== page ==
Jim Mutrie

James J. Mutrie (June 13, 1851 – January 24, 1938) was an American baseball pioneer who was the co-founder and first manager of both the original New York Metropolitans and the New York Giants. He had a winning percentage of .611, the highest for the 19th century for managers. It remains the third highest by any major league manager with at least 600 wins, trailing only Joe McCarthy's mark of .615 and Dave Roberts.

Jim Mutrie
Mutrie in 1888
Born: (1851-06-13)June 13, 1851
Chelsea, Massachusetts
Died: January 24, 1938(1938-01-24) (aged 86)
New York, New York
MLB debut
May 1, 1883, for the New York Metropolitans
Last MLB appearance
October 3, 1891, for the New York Giants
MLB statistics
Managerial record658–419–37
Winning %.611
Career highlights and awards
  • New England League pennant (1878)
  • Eastern Massachusetts Association pennant (1879)
  • Eastern Championship Association pennant (1881)
  • League Alliance pennant (1882)
  • American Association pennant (1884)
  • World Series champion (1888, 1889)


Mutrie, nicknamed "Smilin' Jeems" and "Truthful Jim", was born in Chelsea, Massachusetts, and grew up playing cricket, first playing baseball at age 16. He played in the minor leagues from 1877 to 1879.[1] In 1880 he moved from New England to New York, where he obtained financial backing from August Belmont and John B. Day to start the independent New York Metropolitans. At the end of the 1882 season, Day and Mutrie accepted offers from both the American Association and the National League to enter a New York team; they met their double commitment by entering the Mets in the American Association, and acquiring most of the players from the Troy Trojans to form the New York Gothams for the National League.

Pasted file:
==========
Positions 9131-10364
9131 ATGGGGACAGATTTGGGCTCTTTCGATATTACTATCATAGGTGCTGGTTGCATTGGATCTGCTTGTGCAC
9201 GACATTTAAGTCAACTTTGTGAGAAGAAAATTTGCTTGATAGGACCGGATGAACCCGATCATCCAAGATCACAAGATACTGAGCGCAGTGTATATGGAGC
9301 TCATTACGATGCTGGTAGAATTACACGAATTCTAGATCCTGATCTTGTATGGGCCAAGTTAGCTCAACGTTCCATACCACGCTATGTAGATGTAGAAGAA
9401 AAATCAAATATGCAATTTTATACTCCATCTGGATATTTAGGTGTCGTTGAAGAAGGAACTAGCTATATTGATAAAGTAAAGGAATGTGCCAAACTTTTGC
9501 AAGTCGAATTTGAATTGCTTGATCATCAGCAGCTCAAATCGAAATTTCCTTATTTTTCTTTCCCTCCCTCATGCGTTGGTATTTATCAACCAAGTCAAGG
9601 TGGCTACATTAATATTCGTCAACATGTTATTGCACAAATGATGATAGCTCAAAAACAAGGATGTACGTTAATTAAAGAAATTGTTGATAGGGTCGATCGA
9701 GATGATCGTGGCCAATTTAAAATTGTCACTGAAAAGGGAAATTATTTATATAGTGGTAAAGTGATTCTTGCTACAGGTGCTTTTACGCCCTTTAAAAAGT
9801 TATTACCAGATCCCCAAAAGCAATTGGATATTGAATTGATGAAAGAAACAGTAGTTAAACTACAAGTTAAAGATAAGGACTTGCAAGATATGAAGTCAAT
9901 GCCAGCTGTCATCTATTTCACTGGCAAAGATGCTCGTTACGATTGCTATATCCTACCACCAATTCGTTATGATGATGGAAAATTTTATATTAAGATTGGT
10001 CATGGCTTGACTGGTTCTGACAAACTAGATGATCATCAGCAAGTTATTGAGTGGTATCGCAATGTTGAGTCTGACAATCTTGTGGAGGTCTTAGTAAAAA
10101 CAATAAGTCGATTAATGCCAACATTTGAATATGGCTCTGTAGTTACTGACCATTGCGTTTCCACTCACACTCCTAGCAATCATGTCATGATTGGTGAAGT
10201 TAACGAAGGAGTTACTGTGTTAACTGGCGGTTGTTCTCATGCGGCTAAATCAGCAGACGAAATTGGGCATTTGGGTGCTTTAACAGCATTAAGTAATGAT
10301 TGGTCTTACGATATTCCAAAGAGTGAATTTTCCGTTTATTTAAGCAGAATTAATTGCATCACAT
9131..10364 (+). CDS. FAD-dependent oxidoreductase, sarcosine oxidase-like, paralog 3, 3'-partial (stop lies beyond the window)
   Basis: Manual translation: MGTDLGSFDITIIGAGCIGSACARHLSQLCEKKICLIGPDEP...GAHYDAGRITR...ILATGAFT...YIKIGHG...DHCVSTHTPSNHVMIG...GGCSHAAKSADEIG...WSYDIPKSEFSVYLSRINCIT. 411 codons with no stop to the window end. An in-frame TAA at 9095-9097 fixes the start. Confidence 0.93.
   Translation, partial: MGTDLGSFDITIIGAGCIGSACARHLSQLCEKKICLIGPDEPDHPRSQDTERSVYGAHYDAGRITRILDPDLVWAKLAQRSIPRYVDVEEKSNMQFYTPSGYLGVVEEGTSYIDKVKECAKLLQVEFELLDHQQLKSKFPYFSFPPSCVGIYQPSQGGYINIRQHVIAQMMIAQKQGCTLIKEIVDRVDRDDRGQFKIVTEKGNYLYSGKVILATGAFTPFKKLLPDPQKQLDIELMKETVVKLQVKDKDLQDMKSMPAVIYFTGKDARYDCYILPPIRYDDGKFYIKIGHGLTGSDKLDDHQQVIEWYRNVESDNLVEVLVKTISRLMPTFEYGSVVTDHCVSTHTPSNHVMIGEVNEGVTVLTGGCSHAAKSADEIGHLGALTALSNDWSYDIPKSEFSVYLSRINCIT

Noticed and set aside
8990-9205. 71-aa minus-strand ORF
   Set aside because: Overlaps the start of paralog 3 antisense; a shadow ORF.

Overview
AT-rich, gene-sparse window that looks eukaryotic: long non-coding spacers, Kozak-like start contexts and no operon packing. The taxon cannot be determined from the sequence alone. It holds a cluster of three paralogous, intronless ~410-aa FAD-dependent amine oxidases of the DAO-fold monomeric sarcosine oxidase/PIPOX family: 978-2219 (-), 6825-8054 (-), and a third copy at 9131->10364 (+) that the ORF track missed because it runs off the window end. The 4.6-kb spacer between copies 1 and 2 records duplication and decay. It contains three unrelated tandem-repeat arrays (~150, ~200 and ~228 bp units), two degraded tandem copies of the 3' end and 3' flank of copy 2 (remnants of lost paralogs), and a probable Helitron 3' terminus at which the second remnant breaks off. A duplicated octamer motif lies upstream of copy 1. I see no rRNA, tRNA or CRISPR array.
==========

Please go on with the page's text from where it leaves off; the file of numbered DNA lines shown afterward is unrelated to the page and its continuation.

Mutrie managed the New York Metropolitans from 1880-1882 in the Eastern Championship Association and League Alliance, and winning both of those leagues in 1881 and 1882 respectively.[2] The Metropolitans' record in 1882 was 101-57-3 and they easily won the League Alliance pennant.[2] From 1880-1882, Mutrie managed the New York Metropolitans to a 201-136-7 record.[2] Mutrie managed the Metropolitans in 1883 and 1884, leading them to the 1884 World Series the latter year. In the 1884 World Series, Mutrie faced off against his former manager Frank Bancroft. Bancroft was the manager of the New Bedford Whalers of the New England League in 1878 when Mutrie played for the Whalers. The Whalers won the New England League pennant in 1878.[2]

In 1885, Mutrie switched to managing the Gothams, and is credited with giving them their nickname, the Giants. With star players such as Buck Ewing, Tim Keefe and Roger Connor, the Giants won National League pennants and World Series titles under Mutrie in 1888 and 1889. Ewing, Keefe and many other players defected to the Players' League's New York Giants in 1890, and the National League Giants under Mutrie slumped to sixth and then third place. When the Giants were reorganized after the 1891 season under new ownership, Mutrie was not retained as manager.

Personal life

After leaving baseball, Mutrie operated a hotel in Elmira, New York and a newsstand on Staten Island. He died of cancer on Roosevelt Island in New York City at age 86. He was buried at the Moravian Cemetery on Staten Island.

Managerial record

TeamYearRegular seasonPostseason
GamesWonLostWin %FinishWonLostWin %Result
NYM1883 97[lower-alpha 1]5442.5634th in AA
NYM1884 112[lower-alpha 2]7532.7011st in AA03.000Lost in 1884 World Series
NYG1885 1128527.7592nd in NL----
NYG1886 124[lower-alpha 3]7544.6303rd in NL----
NYG1887 129[lower-alpha 4]6855.5534th in NL----
NYG1888 138[lower-alpha 5]8447.6411st in NL64.600Won World Series (STL)
NYG1889 131[lower-alpha 6]8343.6591st in NL63.667Won World Series (BKN)
NYG1890 135[lower-alpha 7]6368.4816th in NL
NYG1891 136[lower-alpha 8]7161.5383rd in NL
Total1,114[lower-alpha 9]658419.6111210.545


  1. "Jim Mutrie Minor League Statistics & History". baseball-reference.com. Retrieved April 16, 2012.
  2. Mancuso, Peter. "Jim Mutrie". Society for American Baseball Research. Retrieved 29 February 2020.


  1. Mutrie also managed in one game that ended in a tie
  2. Mutrie also managed in five games that ended in a tie
  3. Mutrie also managed in five games that ended in a tie
  4. Mutrie also managed in six games that ended in a tie
  5. Mutrie also managed in seven games that ended in a tie
  6. Mutrie also managed in five games that ended in a tie
  7. Mutrie also managed in four games that ended in a tie
  8. Mutrie also managed in four games that ended in a tie
  9. Mutrie also managed in 37 games that ended in ties
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